Fifty Minute Classroom

Jun 14, 2021, 21:34
50-Minute Classroom: Teaching Nutrition, Part 1 of 2

50-Minute Classroom: Teaching Nutrition, Part 1 of 2

Sunday, 04 March 2012 11:45

March is National Nutrition Month. And as the general rules of nutrition keep changing, students are mentally tuning out. Here, Chef Weiner explains how to emphasize the first four of 10 unchanging basic facts.

By Adam Weiner, CFSE

Culinary teachers at all levels tend to be uncomfortable teaching nutrition because:

  • we are expected to be experts in the field, but have spent very little time being trained about nutrition,
  • when we started cooking, “healthy food” was basically food that people wouldn’t want to cook or eat, our students have heard so much about nutrition and obesity they mentally turn off when we start talking about “healthy,” and
  • most importantly, THE RULES KEEP CHANGING. Just when I figured out how to use a “pyramid” they switched me to a “plate.”

50-Minute Classroom: Chocolate Dipping

Tuesday, 31 January 2012 09:14

fifty_feb12Not only will your students enjoy this assignment, but this will probably be one of the few times in your class that they can create unique dishes.

By Adam Weiner, CFSE

In honor of February, why not have a 50-minute class on chocolate dipping? Before you read further, here is a disclaimer: I am neither a chocolatier nor a pastry chef. If you are either, please stop reading. For the rest of us mere mortals, let me show a quick, easy and fun way to teach some basic chocolate-dipping skills:

1. Preparation: Mise en place is critical here. Like cooking, chocolate work requires that everything be ready to go before you start. Remind students that mise en place applies to equipment as well as ingredients. (My students somehow always seem to forget this.)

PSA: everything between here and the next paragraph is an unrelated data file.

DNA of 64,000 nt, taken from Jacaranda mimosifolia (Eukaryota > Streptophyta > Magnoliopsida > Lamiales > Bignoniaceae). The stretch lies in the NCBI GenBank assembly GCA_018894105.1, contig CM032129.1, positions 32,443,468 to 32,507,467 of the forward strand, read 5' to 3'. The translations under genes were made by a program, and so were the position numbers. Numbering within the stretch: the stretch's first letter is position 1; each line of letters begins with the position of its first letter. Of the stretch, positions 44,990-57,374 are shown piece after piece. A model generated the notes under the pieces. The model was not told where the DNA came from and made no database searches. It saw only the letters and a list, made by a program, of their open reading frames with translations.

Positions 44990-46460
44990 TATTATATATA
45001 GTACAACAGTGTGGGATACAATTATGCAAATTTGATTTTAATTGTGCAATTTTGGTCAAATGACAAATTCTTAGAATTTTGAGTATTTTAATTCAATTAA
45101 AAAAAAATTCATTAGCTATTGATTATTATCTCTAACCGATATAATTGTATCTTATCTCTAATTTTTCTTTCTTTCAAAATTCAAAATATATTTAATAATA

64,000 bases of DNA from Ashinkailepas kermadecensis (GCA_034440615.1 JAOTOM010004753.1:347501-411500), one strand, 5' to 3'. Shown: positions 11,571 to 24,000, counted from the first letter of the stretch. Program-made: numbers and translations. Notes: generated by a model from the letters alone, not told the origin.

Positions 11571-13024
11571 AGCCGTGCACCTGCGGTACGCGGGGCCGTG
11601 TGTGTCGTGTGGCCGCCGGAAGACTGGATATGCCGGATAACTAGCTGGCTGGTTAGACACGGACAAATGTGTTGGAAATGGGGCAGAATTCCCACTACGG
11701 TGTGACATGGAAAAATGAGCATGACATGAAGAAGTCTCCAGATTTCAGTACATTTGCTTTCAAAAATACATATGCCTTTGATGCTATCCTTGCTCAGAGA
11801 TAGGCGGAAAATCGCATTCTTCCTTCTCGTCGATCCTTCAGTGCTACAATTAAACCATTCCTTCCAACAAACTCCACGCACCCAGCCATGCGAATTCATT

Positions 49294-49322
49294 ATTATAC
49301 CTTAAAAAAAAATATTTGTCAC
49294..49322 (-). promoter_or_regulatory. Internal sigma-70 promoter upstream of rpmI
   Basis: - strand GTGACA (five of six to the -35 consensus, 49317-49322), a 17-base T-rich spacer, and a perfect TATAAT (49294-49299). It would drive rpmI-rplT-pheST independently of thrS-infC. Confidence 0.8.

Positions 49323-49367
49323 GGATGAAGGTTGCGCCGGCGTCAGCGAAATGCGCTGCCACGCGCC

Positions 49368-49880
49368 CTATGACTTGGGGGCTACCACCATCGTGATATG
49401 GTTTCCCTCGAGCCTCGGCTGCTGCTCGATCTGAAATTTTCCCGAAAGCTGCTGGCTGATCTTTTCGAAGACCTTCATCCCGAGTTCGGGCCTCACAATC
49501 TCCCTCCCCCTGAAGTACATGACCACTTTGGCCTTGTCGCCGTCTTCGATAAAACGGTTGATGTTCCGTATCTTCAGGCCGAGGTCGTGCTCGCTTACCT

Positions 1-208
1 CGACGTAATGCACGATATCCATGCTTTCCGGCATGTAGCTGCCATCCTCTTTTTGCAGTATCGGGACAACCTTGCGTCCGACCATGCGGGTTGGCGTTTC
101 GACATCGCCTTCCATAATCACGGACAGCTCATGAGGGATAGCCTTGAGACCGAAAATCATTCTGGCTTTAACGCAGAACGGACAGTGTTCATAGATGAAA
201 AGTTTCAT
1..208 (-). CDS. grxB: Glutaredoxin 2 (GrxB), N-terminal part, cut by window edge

50-Minute Classroom: Sauté

Wednesday, 04 January 2012 10:41

weinerYour students will want to reach for the tongs, spatula or spoon. Don’t let them. These six steps in class will effectively remove students’ fear—and enhance their thrill—of sautéing.

By Adam Weiner, CFSE

For the last several articles I have addressed teaching business skills of our industry and teaching techniques. Now it is time to return to the teaching of specific cooking subjects. A cooking technique that both thrills and terrifies students is sautéing. To alleviate the fear, minimize the mess and cut back on food costs try the following six steps:

1. Teach What Is Sautéing. Sautéing basically means “to jump” in French. Tell your students that the different ingredients are cut into uniform size, and are added to the pan in the order of what takes the longest to cook going in first. The food is jumped, not stirred. In other words, the cook keeps flipping the food over in the pan so all sides of the food cook uniformly. Usually sautéing is done with a small amount of fat (generally oil or butter) in the pan.

50-Minute Classroom: Teaching Food Costs

Wednesday, 30 November 2011 19:00

weinerContrary to what students might think, life is not like “Hell’s Kitchen,” where food can be discarded with abandon. Here are eight easy and effective ways to teach basic food-cost principles that will serve your students well.

By Adam Weiner, CFSE

I believe that for our students to climb the kitchen ladder of success, it is important to teach them not only also how to cook well, but how to think like a chef. One thing that has always been at the forefront of chefs’ minds throughout the centuries is food costs. In today’s world, food costs, more than ever, can make or break a commercial establishment. (Even if you are only teaching a class to teach people how to cook at home, food costs are still critically important, since food is a very large part of a household budget.)

50-Minute Classroom: Foodservice Economics

Monday, 31 October 2011 20:00

weinerYour students will groan with shock and surprise to learn that for every $100 in sales a foodservice operation earns only $4 to $7. But your job is to show them the real world they’re training to excel in.

By Adam Weiner, CFSE

At the June 2011 CAFÉ Leadership Conference roundtable discussion on the 50-minute classroom, one of the concerns raised was that students have no idea of foodservice economics. They have grown up watching “Iron Chef” and “Master Chef,” where expensive ingredients like truffles and caviar are tossed around like water. They have watched “Hell’s Kitchen,” where allegedly experienced chefs mishandle and mis-cook scallops, lobster and lamb, yet still remain eligible for the grand prize of running a restaurant.

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